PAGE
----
Erin: Just swoop your mouse, just hold this key here. There, you got it.
TLC: Right. Did you know about this command? Let me show you this particular vim shortcut or like, check out, you know, control-a when you’re in
screen, right, like this stuff.
Yeah. And that’s sort of the other big difference is that when you give someone for example, a checklist to follow like a lab guide, and that’s sort of all the material that they offer is that sort of interactivity, then you don’t get those opportunities. But if you can create a conversation around the topic that you’re teaching, and so one thing when I teach, for example, is that I tell people, if you’ve never ever done what we’re about to do before, I know there’s going to be a VM that you can follow along with, you know, download and run it and you know, you’ll have the same terminal that I have, but if you’ve never done this before, try to ignore that because you’re going to be seeing the same exact thing that I’m going to be seeing on my screen. So for the time being like for the first time, the first time you’re exposed to this, you’ll probably get more just watching me use the tools in the same way that you could, for example, watch a master craftsman or a craftsperson, right, create a wooden toy, right by watching them work, rather than trying to replicate their movements, sort of by hearing what they tell you to do, and not watching their hands. And so it’s the same exact process. If I, for example, I’m using my terminal in a way that you know, you haven’t seen before. Maybe you never use
screen, or haven’t seen a multiplexed terminal before, that alone is going to be like, “Whoa, what is this?” And you’re not necessarily going to get that by following a lab’s sort of checklist of hit this goal, then this goal, then this goal.
And this is particularly important for security concepts, because security, more than almost any other, is a field in which you don’t want to restrict someone’s thinking to just the steps that are on paper. Right? The security principle of—there’s, I don’t know if it’s a joke or what, but I’ve heard it over and over and over again, which is you as a pentester, right, the thing you want to do is read the requirements docs. And then every time that they, that the requirements docs say, or the RFCs say that something must be the case, check to make sure it is, cuz it’s probably, it might not be! Every time where it or something says “optional,” check both cases, see if it’s on or not, right? And that’s basically just, like, the RFC is your beginning pentest guide. But if you’re trained in school, to think only, “okay, well, if I do this, then I’m good, then this and I’m good, then this and I’m good,” then what you’re not doing is reading between the lines.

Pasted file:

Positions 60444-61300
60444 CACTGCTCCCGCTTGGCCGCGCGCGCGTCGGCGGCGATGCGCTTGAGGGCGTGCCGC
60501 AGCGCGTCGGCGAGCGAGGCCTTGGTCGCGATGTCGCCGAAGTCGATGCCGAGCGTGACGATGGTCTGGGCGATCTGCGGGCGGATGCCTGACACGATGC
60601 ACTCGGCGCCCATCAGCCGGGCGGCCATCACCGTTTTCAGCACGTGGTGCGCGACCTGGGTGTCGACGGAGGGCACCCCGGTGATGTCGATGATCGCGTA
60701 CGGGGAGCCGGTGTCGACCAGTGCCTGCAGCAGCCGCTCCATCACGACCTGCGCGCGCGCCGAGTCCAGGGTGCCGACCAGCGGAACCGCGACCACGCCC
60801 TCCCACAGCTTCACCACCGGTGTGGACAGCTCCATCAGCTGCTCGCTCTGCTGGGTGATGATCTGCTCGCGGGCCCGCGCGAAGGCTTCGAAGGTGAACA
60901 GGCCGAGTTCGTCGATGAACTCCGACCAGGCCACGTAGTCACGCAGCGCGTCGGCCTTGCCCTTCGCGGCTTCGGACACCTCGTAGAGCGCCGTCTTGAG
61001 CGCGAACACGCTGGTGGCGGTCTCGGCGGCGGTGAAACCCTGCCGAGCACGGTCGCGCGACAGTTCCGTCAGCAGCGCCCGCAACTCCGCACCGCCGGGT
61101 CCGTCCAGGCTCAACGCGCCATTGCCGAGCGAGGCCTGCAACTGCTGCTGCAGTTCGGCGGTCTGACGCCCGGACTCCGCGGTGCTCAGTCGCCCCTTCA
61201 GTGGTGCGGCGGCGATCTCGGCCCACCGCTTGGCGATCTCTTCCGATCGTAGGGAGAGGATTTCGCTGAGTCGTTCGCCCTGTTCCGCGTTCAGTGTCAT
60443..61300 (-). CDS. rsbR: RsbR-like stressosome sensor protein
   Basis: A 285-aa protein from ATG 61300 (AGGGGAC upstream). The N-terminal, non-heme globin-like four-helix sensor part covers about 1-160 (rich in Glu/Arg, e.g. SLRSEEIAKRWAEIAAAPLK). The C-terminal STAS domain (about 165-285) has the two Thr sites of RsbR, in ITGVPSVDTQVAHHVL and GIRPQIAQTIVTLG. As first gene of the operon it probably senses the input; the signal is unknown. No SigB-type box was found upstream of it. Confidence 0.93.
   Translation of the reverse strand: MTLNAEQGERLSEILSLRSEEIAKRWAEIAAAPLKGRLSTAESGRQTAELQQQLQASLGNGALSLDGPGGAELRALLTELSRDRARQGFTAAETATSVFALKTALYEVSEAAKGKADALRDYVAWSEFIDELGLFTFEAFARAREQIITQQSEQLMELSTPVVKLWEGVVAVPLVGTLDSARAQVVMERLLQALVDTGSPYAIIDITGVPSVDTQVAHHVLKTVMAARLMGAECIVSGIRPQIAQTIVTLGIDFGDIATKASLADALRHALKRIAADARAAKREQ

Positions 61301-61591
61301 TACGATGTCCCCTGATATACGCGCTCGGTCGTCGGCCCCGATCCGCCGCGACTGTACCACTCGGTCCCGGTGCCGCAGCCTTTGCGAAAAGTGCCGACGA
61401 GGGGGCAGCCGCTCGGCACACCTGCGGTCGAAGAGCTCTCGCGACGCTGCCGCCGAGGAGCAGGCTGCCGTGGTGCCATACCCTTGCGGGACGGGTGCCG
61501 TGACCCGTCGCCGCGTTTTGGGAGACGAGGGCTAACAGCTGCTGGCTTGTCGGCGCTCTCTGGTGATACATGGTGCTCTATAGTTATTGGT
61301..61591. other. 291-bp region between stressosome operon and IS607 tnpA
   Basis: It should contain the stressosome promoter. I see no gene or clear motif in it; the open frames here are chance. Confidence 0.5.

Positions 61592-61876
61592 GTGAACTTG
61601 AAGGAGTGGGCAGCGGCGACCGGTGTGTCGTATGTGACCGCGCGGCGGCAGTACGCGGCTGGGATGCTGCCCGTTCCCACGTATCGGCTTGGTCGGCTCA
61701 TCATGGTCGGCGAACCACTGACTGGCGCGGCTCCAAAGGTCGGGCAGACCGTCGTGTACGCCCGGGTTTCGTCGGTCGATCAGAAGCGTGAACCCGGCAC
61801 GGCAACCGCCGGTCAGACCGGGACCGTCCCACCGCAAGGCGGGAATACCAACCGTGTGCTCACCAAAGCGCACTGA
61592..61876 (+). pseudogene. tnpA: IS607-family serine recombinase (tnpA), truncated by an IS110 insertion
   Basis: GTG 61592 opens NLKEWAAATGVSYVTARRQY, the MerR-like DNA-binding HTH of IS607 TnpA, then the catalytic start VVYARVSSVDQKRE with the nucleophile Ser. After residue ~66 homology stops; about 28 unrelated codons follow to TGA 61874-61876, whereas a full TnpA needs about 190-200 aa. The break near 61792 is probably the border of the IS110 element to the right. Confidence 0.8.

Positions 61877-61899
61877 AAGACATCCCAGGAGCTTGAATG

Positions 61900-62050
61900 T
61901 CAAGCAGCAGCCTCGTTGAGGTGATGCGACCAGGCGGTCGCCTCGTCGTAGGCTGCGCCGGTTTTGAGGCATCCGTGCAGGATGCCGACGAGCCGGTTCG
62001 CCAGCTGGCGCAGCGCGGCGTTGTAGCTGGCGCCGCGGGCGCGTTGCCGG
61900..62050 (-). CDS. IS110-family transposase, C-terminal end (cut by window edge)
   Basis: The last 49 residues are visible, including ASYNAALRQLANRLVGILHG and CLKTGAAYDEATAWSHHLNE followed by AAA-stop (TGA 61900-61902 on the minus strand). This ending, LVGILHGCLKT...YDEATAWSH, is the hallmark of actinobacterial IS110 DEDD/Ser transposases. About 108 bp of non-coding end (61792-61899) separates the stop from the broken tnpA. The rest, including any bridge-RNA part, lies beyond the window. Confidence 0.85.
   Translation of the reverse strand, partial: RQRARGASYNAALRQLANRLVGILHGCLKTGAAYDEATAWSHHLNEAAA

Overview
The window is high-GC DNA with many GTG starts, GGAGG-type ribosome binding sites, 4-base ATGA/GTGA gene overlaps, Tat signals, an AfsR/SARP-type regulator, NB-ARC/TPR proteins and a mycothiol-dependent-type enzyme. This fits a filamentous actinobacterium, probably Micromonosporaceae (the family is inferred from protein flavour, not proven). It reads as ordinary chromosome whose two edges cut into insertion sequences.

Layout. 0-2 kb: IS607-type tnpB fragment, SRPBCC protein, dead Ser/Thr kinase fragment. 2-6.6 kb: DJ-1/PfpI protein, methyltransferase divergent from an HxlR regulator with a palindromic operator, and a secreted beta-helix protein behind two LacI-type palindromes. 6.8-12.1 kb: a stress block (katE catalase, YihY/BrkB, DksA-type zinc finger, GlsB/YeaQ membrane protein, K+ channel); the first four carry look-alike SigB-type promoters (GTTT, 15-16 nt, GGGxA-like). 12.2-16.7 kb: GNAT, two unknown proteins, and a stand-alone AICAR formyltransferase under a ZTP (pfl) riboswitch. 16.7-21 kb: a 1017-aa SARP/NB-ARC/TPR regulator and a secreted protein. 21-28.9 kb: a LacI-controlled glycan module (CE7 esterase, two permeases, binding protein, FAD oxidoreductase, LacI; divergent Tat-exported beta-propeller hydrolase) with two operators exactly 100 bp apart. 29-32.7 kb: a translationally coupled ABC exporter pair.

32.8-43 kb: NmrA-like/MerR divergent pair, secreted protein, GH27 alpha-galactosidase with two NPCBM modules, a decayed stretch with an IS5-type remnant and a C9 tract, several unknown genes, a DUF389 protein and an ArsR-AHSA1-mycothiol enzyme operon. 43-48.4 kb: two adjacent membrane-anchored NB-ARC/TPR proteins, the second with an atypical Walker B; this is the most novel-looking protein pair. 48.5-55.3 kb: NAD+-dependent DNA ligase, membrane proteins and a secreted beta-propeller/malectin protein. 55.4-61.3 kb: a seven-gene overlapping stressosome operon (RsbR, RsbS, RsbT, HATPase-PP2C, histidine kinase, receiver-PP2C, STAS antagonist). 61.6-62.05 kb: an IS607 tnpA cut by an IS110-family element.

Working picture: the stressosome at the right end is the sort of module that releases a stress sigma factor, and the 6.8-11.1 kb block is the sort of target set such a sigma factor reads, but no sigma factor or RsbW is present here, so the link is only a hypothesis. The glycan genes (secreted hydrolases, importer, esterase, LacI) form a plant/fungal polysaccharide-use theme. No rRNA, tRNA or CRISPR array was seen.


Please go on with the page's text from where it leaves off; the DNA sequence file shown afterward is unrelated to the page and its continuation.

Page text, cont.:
And so for that, you really have to have a Socratic discussion, you have to have a sort of more, you have to have the back and forth, right in the OSSTM model of pentesting, we’re talking about induction, right we induce the system to do a certain thing based on input that we send. Right. And so that doesn’t come from the checklist. That’s not on the paper. You have to do that part. So you have to generate it yourself. You have to generate what it is that you want the system to respond to. And you’re not going to get that in, I think, most classes where this is primarily stuff that is being taught to a test so that you can get a certification so that you can get a job and therefore, so that you can have a career switch and change, you know, and again, I’m not going to tell an individual “don’t do that, that’s bad.” But I am saying that that’s not going to lead then to societal change. That’s not—or at least I should say, that is, at best, insufficient for the kind of radical changes that a group like Tech Learning Collective was based to help inspire. So that’s why everything from there has to be a different approach.
Mel: Teaching people who have been through any portion of the education system to like read between the lines is so critical. Teaching them to like, try stuff, to not doubt themselves, like…
Mel: We teach like little kids and grandmas how to use Photoshop most of the time. So like, and even we’re like, consistently trying to do that to be like, “No, no, just try it. Just mess with it.” Like—
Erin: I’ll be really proud of you if you break it.
Mel: Yeah, if you break this file, go for it, I’ve got another copy, don’t worry.